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Making Contact


Media that helps build a movement: Making Contact is an award-winning, 29-minute weekly magazine/documentary-style public affairs program heard on 140 radio stations.

Media that helps build a movement: Making Contact is an award-winning, 29-minute weekly magazine/documentary-style public affairs program heard on 140 radio stations.


Oakland, CA




Media that helps build a movement: Making Contact is an award-winning, 29-minute weekly magazine/documentary-style public affairs program heard on 140 radio stations.




1714 Franklin Street #100-251 Oakland, CA 94612 510-251-1332


Part 2 of The Pandemic Inside: Covid-19 and Prisons

In a two-part series, we look at how COVID-19 has torn through prisons and how organizers are trying to push state and local governments to release inmates in order to contain the spread of the pandemic. For Part 2, we talk about why vaccines aren’t an effective solution to ending COVID in prisons, and we also look at how re-entry has become harder during the pandemic. Then we head to a South Florida jail to learn why activists want to end pre-trial detention.


Part 1 of The Pandemic Inside: Covid 19 and Prisons

In a two-part series, we look at how COVID-19 has torn through prisons and how organizers are trying to push state and local governments to release inmates in order to contain the spread of the pandemic. In part one, we focus on California. We take a look at why a prison, like San Quentin, is such a perfect environment for infectious diseases, especially an airborne one like COVID-19, how we might safely release large amounts of inmates across the prison system, and what we’ve learned from...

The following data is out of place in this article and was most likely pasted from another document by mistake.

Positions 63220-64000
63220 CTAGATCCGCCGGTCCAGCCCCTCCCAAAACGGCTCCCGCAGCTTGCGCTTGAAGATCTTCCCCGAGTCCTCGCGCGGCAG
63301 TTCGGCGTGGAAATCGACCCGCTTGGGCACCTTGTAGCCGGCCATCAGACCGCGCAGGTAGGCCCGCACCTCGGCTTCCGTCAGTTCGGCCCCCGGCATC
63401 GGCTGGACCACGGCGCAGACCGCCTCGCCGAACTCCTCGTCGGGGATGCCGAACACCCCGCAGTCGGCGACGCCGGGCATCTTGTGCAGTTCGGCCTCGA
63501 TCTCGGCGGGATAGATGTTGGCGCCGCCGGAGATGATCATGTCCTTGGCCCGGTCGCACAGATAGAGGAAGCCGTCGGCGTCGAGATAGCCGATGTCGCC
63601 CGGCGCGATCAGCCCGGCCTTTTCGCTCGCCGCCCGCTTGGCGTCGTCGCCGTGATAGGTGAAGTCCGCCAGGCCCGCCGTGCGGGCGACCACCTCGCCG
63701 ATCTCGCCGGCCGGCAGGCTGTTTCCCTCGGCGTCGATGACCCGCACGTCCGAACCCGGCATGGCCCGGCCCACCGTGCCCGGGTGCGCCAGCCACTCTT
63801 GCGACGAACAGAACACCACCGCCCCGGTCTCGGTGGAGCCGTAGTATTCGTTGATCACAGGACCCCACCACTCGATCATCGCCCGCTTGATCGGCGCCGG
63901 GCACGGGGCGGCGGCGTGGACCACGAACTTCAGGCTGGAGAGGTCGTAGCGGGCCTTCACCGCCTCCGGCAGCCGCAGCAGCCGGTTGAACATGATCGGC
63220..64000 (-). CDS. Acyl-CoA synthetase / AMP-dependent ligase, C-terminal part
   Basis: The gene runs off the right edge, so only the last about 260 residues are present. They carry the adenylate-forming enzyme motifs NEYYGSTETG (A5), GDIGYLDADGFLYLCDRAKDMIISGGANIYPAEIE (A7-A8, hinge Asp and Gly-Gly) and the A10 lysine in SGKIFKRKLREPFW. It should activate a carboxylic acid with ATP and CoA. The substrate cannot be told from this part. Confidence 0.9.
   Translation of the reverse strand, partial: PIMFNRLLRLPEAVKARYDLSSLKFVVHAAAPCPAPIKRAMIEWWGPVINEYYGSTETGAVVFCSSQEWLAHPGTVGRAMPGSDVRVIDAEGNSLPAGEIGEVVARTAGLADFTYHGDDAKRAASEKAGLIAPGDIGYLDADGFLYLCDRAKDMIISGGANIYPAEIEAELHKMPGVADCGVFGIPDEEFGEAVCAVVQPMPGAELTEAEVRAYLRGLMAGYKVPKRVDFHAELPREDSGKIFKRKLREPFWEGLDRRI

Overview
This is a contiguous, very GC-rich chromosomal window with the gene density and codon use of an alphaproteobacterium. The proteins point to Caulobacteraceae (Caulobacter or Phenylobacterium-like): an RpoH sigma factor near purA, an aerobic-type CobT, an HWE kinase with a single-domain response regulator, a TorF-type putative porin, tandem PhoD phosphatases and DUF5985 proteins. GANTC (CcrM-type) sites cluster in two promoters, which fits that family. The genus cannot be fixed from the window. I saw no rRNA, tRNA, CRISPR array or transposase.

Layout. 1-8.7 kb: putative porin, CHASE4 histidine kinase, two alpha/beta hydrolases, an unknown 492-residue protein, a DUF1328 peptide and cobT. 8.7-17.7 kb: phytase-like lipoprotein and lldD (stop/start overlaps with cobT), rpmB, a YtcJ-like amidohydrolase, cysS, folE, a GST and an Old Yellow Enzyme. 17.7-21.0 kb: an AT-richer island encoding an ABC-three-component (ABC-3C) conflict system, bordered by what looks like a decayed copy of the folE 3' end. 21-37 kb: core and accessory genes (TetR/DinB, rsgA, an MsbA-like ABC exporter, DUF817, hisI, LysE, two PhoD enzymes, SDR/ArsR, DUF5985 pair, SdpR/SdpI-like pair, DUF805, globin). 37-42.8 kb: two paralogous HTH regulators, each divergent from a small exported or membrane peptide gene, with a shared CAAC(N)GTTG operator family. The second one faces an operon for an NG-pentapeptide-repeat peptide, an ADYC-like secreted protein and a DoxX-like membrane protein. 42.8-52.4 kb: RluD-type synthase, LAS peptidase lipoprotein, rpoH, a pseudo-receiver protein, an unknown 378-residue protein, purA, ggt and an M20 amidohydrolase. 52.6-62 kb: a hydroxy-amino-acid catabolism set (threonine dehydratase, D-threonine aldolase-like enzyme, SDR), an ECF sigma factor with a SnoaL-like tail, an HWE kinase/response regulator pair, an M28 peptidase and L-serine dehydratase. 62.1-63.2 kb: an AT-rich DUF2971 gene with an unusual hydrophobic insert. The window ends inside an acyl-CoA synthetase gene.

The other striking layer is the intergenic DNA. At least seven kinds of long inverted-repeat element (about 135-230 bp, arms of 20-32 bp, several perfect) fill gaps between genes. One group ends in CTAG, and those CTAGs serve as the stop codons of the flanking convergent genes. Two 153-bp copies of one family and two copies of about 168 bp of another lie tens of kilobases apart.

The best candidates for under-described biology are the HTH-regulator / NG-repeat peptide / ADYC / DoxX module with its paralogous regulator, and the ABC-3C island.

Activism and The Fight for Black Trans Lives (Encore)

This week we look at transgender activism and the call for inclusion in the movement for Black lives. We'll also meet Trans activists in Louisiana who have been organizing against a state law that has been used to target trans women.


The Pseudo-Science of Whiteness: Biology as a Social Weapon

This week, filmmaker Stephanie Welch explores the role that racist, unscientific propaganda has played in promoting white supremacy in the U.S. She traces the history of the Pioneer Fund, the primary funding source for research that claims to demonstrate that people of color are genetically and intellectually inferior.


Geraldine's Story: How Public Schools Are Failing Black Students with Dyslexia

Black students with dyslexia carry a heavy burden in public schools. This program centers around a grandmother who fought for years to get her grandkids properly assessed for dyslexia. Like too many African American boys, Geraldine Robinson’s grandson was erroneously labeled with an “intellectual disability.”


Canada's Slavery Secret